Who The $#%& Is Jackson Pollock * Harry Moses * 2006
“Fairy tales start with ‘once upon a time,’ but a truck driver’s story starts with ‘you ain’t even gonna believe this shit.’”
So begins Who the $#%& Is Jackson Pollock, the story of Teri Horton, a foul-mouthed dumpster-diving grandma and former trucker, and the “ugly” painting she bought at a San Bernardino thrift store as a joke to cheer up a friend. (The asking price was $8, but Horton haggled it down to $5.) Neither she nor her friend had room to store the large painting (“We were just gonna throw darts at it”) so Horton ended up trying to sell it in a garage sale, where a local art teacher told her it resembled a Jackson Pollock painting (to which she remarked, “Who the fuck is Jackson Pollock?”) After learning how much Pollock’s paintings sold for (as much as $100,000,000) Teri decided to hold onto it, to see if anyone could tell her what she really had, thus initiating the series of events that led to the creation of a documentary film.
Since she doesn’t have a provenance, and cannot trace the painting back to Pollock through a paper trail (that and the thought of finding a Pollock painting at a thrift store seems ludicrous) no one will take Horton seriously. Those who inspect the painting turn it down immediately, saying it simply “doesn’t feel like a Pollock.” Besides, “She knows nothing. I’m an expert. She’s not,” as Thomas Hoving, former director of the Metropolitan Museum of Art, states after examining the painting in a rather exaggerated manner, bending down and twisting his head around, finally pronouncing it “dead on arrival.” The art world wholly rebuffs Horton, which only further drives her ambition to prove its authenticity, to show these snobs that they don’t know anything either.
No one will believe the truth, so Teri, ever the character, conjures up the bizarre, incredibly far-fetched yarn that she was given the painting by “Pops,” an elderly California bar owner. According to Pops, the bar was frequented by movie stars, and one winter night, Pollock, along with Humphrey Bogart, Clark Gable, and that “interfering bitch” Joan Crawford, were snowed in during a blizzard and all decided to paint pictures to pass the time. (According to Teri, Pollock signed the painting with his dick, “as he often did.”) Unbelievably, people believed this story more than that of the thrift store find, one gallery owner even claiming to have known who Pops was.
The story takes an unexpected turn when Horton’s son enlists the help of renowned art world forensic expert, Peter Paul Biro, who uses a scientific approach to prove the authenticity of paintings. He discovers a fingerprint on the back of Teri’s canvas, and though Pollock did not have an official fingerprint on file, as he never served time in the army or in prison, was able to find a fingerprint embedded in a paint can on display inside Pollock’s Long Island studio, to which even his wife, Lee Krasner, had limited access. The two fingerprints were exact matches. Upon further inspection, Biro found that the microscopic gold particles (from a can of spraypaint used on another Pollock painting) found on the floor of Pollock’s studio also appeared on Teri’s painting. Finally, Biro compares a swatch from an official Pollock painting, “No. 5,” to a swatch of Teri’s painting; not only are the colors a close match, but it’s hard to tell which one is the official Pollock and which is the one in question.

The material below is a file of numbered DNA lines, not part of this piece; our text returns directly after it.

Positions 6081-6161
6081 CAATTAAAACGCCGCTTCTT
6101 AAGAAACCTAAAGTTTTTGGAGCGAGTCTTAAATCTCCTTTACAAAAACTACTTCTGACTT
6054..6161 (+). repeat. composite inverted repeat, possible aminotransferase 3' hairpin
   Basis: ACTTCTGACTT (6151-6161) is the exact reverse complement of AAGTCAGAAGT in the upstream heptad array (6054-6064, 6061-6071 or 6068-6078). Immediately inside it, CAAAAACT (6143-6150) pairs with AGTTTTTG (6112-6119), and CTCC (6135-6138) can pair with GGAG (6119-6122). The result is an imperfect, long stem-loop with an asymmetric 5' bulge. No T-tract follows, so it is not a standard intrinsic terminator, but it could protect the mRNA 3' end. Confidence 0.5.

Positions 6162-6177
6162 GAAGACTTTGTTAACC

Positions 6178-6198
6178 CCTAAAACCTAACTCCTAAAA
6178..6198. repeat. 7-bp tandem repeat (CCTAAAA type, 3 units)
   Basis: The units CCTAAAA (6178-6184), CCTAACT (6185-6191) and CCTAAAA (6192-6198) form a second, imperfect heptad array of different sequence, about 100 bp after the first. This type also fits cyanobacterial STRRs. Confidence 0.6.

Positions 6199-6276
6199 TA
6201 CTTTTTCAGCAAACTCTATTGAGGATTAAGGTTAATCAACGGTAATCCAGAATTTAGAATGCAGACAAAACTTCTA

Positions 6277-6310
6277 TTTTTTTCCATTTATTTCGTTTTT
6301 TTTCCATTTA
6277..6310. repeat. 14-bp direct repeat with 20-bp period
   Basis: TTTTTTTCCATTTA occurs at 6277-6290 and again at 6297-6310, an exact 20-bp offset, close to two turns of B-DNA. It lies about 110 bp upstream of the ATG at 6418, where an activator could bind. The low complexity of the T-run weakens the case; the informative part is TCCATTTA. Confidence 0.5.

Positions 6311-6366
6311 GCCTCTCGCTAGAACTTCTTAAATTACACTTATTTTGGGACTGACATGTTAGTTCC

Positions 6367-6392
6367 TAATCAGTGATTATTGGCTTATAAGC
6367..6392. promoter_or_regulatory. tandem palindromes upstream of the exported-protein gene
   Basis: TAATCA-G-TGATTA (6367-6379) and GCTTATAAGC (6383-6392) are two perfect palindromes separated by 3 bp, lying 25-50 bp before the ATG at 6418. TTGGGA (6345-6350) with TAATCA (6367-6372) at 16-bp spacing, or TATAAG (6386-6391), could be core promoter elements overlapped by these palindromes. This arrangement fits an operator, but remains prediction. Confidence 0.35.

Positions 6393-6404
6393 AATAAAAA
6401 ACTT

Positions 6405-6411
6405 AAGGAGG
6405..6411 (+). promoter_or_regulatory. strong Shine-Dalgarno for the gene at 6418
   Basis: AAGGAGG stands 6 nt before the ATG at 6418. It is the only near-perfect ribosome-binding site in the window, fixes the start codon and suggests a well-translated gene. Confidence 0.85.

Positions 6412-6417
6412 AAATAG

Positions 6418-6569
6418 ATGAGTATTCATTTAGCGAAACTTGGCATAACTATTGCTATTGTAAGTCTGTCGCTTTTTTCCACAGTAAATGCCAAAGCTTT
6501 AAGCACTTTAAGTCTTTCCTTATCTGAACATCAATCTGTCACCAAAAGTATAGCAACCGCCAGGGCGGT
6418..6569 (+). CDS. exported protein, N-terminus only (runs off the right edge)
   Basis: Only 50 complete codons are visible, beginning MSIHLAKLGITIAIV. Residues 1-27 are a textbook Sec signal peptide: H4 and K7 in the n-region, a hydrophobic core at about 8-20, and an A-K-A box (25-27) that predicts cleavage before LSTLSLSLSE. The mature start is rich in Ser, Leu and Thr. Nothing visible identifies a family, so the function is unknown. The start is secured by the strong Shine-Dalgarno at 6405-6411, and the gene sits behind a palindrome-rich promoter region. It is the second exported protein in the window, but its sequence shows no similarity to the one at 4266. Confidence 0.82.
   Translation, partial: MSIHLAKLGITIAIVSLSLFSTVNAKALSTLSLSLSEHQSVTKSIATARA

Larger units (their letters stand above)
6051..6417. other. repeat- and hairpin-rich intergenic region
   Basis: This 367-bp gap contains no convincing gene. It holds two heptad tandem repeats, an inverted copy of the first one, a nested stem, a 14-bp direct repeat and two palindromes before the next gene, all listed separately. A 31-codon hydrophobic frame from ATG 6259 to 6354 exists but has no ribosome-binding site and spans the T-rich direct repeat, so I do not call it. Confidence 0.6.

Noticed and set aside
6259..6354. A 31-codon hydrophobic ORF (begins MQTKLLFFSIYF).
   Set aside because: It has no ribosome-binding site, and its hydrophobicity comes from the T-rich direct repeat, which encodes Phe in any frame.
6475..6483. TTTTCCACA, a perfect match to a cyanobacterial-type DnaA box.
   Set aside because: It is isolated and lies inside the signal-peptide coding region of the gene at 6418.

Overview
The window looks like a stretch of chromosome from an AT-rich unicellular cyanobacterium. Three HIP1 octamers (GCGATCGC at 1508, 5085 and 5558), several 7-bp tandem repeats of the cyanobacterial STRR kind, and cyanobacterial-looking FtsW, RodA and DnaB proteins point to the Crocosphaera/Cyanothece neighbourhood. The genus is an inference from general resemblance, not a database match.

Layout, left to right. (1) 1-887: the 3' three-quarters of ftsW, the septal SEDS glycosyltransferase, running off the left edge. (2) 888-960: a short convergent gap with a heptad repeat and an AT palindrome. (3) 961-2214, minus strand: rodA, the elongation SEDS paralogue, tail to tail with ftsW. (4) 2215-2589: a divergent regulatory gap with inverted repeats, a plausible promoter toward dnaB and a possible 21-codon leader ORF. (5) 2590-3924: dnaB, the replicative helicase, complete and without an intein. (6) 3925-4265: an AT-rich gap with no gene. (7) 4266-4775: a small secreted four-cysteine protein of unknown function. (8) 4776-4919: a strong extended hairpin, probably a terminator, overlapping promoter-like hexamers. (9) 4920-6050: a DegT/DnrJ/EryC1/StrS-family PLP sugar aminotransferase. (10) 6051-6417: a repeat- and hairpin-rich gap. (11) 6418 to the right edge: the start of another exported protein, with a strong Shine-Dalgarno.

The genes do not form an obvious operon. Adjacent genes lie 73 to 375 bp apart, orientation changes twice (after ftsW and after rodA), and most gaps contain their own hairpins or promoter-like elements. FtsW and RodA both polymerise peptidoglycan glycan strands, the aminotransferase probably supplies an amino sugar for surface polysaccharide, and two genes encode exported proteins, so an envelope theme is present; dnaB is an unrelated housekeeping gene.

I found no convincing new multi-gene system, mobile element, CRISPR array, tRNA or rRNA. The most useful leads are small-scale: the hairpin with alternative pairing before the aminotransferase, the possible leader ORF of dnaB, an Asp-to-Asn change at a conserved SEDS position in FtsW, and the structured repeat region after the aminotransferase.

And yet, the response of the art dealers is to the effect of, “Science is fascinating, but in this case, it really doesn’t prove anything.” If one’s fingerprints are found all over a murder weapon, that’s enough to sentence them to a life in prison, or even death, yet not enough to secure the authenticity of a painting? It seems absurd that, despite several counts of forensic evidence, the art world is still discounting its legitimacy because, to them, it “doesn’t feel like a Pollock, doesn’t sing like a Pollock.” Can one really disregard scientific proof over gut instinct? Or, perhaps more disconcertingly, they would rather risk missing out on an important new discovery by one of the 20th century’s most influential painters than bestow upon Horton the accreditation she deserves. As the director, Harry Moses, told the New York Times, the film is “a story about class in America.”
While somewhat infuriating (not the film’s fault), Who The $#%& Is Jackson Pollock is fascinating, and at times hilarious. My only gripe (besides the soundtrack, which at times reminded me of the music they play on the Weather Channel) is the filmmaker’s attempts at comparing Horton to Pollock, which, while they both drank heavily, is kind of a stretch.
Teri’s painting, to my knowledge, is still for sale, after she turned down a $9,000,000 offer. Clearly she’s not after money, but the satisfaction of having been taken seriously by the condescending, pretentious art world elite; knowing that Pollock’s “No. 5” recently sold for $140 million, she feels that that day has not yet come. She still lives in a trailer, surviving on Social Security checks and by digging through the trash and scouring the thrift stores and garage sales for bargains, although I wonder how much her lifestyle would have changed had she taken the 9 mil. I think, or would hope, that even as a millionaire, Teri would still hang out at the local dive bar, nursing a beer with her friends under a thick haze of smoke, cursing and telling stories and laughing over that ugly painting she found.